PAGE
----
- Karen Ross, Secretary of the California Department of Food and Agriculture, predicts Congress will pass a new farm law by the end of this month or shortly thereafter.
- “We have a critical need to get this policy document through,” Secretary Ross says.
- In the meantime, the expiration of the current law has put USDA farm export matching funding dollars through its Market Access Program on hold.
California’s top agricultural leader believes Congress could become Santa instead of Scrooge by delivering an adopted farm bill by Christmas or shortly thereafter.
“I believe we will have a farm bill by the end of the year or shortly into 2013,” says Karen Ross, Secretary of the California Department of Food and Agriculture.
Ross delivered the prediction Dec. 11 during the opening session of the 2012 California Alfalfa and Grains Symposium in Sacramento.
“We have a critical need to get this policy document through. We need to get it through this year,” Ross told the alfalfa and grain audience.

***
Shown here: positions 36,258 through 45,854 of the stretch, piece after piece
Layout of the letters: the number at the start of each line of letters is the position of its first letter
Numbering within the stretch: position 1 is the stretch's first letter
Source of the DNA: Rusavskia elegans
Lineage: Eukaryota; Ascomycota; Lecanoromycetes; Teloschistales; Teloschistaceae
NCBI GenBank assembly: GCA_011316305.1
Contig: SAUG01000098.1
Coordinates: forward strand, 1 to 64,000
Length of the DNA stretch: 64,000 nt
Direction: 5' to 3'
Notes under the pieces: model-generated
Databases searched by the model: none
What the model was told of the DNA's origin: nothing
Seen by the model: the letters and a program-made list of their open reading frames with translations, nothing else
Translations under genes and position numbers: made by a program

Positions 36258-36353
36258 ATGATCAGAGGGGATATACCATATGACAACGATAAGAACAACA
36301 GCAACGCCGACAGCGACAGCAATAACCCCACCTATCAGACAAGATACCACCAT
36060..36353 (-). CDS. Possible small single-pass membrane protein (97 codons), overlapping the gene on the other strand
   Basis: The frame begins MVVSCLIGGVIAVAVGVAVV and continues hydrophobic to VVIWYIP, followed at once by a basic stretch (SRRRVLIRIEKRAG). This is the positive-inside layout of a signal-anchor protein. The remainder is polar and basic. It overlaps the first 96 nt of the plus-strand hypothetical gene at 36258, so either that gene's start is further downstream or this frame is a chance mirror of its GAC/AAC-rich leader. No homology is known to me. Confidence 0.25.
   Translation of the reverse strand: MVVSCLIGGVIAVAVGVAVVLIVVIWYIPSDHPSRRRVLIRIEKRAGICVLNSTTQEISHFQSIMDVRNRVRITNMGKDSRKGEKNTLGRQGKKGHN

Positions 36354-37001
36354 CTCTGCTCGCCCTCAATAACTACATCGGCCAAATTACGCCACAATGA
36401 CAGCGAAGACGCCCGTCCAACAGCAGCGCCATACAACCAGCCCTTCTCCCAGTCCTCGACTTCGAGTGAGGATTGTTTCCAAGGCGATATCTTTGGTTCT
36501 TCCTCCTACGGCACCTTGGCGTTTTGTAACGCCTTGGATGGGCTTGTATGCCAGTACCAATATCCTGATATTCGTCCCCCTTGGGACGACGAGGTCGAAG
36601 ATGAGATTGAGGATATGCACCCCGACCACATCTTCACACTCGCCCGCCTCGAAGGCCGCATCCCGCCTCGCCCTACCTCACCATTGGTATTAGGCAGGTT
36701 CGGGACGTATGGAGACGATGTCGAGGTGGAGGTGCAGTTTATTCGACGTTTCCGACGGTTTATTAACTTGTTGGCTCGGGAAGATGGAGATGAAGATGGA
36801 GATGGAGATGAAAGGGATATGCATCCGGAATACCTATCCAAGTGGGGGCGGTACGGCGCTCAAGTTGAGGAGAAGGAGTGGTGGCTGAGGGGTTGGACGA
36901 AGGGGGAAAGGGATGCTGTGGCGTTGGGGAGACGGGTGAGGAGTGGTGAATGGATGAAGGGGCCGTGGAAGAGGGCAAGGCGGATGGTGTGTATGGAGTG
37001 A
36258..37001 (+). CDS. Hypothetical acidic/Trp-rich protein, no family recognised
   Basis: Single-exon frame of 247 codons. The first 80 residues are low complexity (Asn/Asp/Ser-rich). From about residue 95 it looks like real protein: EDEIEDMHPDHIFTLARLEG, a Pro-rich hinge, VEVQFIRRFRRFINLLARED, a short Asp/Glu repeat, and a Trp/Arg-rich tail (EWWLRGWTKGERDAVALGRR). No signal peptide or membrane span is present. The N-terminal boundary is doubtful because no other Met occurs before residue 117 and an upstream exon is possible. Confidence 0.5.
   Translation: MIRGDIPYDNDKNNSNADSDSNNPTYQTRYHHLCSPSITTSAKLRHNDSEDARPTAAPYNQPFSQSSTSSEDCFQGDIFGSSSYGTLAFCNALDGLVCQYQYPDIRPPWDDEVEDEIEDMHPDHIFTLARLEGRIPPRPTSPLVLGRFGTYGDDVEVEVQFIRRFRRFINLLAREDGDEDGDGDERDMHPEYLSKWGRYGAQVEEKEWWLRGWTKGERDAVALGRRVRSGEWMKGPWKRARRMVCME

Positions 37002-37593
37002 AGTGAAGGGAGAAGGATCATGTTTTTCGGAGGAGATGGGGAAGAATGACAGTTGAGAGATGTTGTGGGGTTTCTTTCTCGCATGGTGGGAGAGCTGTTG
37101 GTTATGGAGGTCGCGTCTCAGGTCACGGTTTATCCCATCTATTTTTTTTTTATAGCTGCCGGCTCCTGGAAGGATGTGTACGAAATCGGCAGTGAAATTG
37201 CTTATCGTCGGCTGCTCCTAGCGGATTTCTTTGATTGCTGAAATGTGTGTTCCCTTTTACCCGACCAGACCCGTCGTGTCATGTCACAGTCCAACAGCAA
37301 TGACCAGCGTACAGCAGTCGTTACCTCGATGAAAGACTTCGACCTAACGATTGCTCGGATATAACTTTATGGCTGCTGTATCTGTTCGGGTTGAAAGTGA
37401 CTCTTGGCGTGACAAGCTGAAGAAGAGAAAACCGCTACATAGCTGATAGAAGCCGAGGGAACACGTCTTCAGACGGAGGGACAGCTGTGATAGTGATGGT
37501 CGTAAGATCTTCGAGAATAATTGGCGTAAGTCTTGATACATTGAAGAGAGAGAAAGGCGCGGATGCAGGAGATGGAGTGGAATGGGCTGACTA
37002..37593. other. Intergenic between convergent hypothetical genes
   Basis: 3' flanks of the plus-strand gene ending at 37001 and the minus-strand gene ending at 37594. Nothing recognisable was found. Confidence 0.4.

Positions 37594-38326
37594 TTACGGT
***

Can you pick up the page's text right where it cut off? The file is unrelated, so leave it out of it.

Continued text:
A huge stumbling block over Congress passing the next farm law is a mandate to slice sufficient funding dollars.
Ross says the previously passed Senate bipartisan version would create about $23 billion in savings. The U.S. House Ag Committee adopted a bipartisan proposal to cut about $33 billion in savings. The House version has failed to get a floor vote.
(For more, see: Financial uncertainty in farm country over TAG program)
“If we could get these two (versions) reconciled it could become part of the (budget) solution,” Ross explained. “It is the only bipartisan piece of legislation that has real dollar savings.”
The Nebraska farmer and former Chief of Staff to Agriculture Secretary Tom Villsack says agriculture has too much at stake for Congress to indefinitely delay the passage of a new farm law.
The 2012 farm bill expired in September which ended funding dollars to support USDA matching funding through the agency’s Market Access Program which helps expand U.S. farm exports.
To not have matching MAP dollars available is a “travesty,” Ross says. She pointed to California agriculture which heavily relies on farm exports. California exports 12 percent of the nation’s total farm exports.
“We all benefit tremendously from the Market Access Program.”
More than $17 billion of California farm products were exported last year, including $38 million of California-grown wheat.